A panel of the U.S. Court of Appeals for the Ninth Circuit has allowed the Trump administration’s rule that prohibits Title X funds from being used to fund abortions to take effect.
In a unanimous decision released Thursday, a three-judge panel of the Ninth Circuit granted the Department of Health and Human Services a stay against three preliminary injunctions issued by courts in California, Oregon, and Washington state.
Travis Weber, vice president for policy at the Family Research Council in Washington, D.C., said in a statement to The Christian Post that with the final rule being allowed to take effect, there will be “a bright line between abortion and family planning programs — just as federal law requires and the Supreme Court has upheld.”
“To comply with this rule, Title X clinics must maintain both physical and financial separation from abortion services and will no longer be allowed to refer clients for abortions,” said Weber. “While we await the final ruling on the merits of this case, [Thursday's] ruling from the Ninth Circuit is a great first step in ending the forced partnership between the Title X program and the abortion industry.”
Dr. Leana Wen, president of Planned Parenthood, the largest abortion business in the U.S., denounced the Ninth Circuit order as “devastating for the millions of people who rely on Title X health centers for HIV tests, birth control" and other services.
“We will be immediately seeking emergency relief from the Court of Appeals. Planned Parenthood will not let the government censor our doctors and nurses from informing patients where and how they can access health care,” said Wen. “We will continue to fight the Trump administration in the courts and alongside champions in Congress to protect everyone’s fundamental right to health care.”
In February, the HHS announced that it had finalized a federal rule that forbade “the use of Title X funds to perform, promote, refer for, or support abortion as a method of family planning.”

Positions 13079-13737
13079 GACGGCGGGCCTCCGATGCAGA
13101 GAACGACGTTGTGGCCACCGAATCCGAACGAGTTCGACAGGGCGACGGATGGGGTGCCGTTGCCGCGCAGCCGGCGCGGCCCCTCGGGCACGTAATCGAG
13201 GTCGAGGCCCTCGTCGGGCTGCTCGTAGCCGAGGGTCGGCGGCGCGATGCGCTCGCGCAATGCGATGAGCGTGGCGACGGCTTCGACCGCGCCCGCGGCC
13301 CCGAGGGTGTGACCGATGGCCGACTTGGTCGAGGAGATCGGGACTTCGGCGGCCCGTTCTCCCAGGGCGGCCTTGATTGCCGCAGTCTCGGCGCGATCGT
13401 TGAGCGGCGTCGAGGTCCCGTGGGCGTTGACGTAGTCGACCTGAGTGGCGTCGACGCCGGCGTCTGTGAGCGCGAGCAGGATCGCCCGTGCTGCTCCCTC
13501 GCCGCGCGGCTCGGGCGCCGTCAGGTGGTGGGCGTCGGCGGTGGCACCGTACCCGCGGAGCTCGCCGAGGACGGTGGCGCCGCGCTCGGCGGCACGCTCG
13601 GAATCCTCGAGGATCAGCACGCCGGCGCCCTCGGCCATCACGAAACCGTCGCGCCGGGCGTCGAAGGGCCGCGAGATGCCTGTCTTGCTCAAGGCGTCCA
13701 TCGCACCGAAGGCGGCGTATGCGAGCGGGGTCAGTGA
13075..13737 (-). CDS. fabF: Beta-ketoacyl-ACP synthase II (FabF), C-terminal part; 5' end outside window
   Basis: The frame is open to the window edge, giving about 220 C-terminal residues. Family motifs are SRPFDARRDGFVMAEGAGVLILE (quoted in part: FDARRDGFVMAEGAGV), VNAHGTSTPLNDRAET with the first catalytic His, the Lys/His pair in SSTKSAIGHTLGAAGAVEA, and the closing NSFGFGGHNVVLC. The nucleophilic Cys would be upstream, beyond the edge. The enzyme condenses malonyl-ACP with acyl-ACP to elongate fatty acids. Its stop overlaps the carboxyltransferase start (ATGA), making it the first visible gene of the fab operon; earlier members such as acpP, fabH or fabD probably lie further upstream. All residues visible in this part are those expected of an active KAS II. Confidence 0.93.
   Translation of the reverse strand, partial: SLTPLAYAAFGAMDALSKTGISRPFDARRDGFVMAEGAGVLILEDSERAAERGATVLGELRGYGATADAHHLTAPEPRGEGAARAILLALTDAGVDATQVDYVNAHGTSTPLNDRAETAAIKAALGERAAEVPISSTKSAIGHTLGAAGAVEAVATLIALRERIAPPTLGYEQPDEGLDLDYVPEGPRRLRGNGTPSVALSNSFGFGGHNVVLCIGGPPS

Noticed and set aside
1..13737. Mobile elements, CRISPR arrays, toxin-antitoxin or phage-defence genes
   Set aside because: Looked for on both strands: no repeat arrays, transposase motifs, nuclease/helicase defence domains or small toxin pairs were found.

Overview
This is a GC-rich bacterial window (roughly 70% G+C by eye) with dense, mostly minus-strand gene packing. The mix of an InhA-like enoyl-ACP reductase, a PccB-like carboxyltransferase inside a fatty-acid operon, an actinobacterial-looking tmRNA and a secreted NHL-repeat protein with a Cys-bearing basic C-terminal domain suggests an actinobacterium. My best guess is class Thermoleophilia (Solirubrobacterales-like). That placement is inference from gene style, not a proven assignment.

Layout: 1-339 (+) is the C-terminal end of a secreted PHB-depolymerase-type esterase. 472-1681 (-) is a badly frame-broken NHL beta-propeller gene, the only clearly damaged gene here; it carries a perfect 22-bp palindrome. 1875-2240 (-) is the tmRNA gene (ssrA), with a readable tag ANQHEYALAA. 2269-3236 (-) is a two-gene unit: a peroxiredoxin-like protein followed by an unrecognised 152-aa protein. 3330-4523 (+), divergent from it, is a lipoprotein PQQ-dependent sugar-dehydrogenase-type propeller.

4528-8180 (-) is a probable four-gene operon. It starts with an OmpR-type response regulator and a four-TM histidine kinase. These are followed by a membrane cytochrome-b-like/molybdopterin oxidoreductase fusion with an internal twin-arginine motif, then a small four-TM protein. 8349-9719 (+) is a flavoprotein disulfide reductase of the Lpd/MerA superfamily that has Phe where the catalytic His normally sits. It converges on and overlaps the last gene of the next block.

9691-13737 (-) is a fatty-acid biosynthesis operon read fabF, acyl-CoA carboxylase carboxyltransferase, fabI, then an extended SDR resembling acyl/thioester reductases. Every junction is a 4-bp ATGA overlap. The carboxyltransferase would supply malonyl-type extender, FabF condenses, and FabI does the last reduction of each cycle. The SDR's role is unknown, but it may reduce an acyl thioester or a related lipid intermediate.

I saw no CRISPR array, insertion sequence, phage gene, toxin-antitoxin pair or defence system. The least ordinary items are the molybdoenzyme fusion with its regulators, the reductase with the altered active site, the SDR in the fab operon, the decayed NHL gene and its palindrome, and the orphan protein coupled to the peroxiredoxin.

“Pursuant to congressional mandate, family participation is to be encouraged, particularly in services involving adolescents. And, from the start, Congress was clear that Title X funds cannot be used to support abortion,” the HHS said at the time.
“This final rule ensures that grants and contracts awarded under this program fully comply with the statutory program integrity requirements, thereby fulfilling the purpose of Title X, so that more women and men can receive services that help them consider and achieve both their short-term and long-term family planning needs.”
HHS’ final rule also ended the requirement for an abortion referral for family planning and removed the requirement for Title X providers to counsel on and refer for abortion.
The new rule was met with a wave of legal action. By March, lawsuits were filed by the state of California, 21 other states plus the District of Columbia, and another suit by Planned Parenthood and the American Medical Association.
In April, lower court rulings granted preliminary injunctions against the Final Rule, including one by U.S. District Judge Stanley A. Bastian of Washington state.
“Plaintiffs have demonstrated the Final Rule likely violates the central purpose of Title X, which is to equalize access to comprehensive, evidence-based, and voluntary family planning,” ruled Judge Bastian earlier this year.
“It is worth noting that Plaintiffs have submitted substantial evidence of harm … Yet, the government’s response in this case is dismissive, speculative, and not based on any evidence presented in the record before this court.”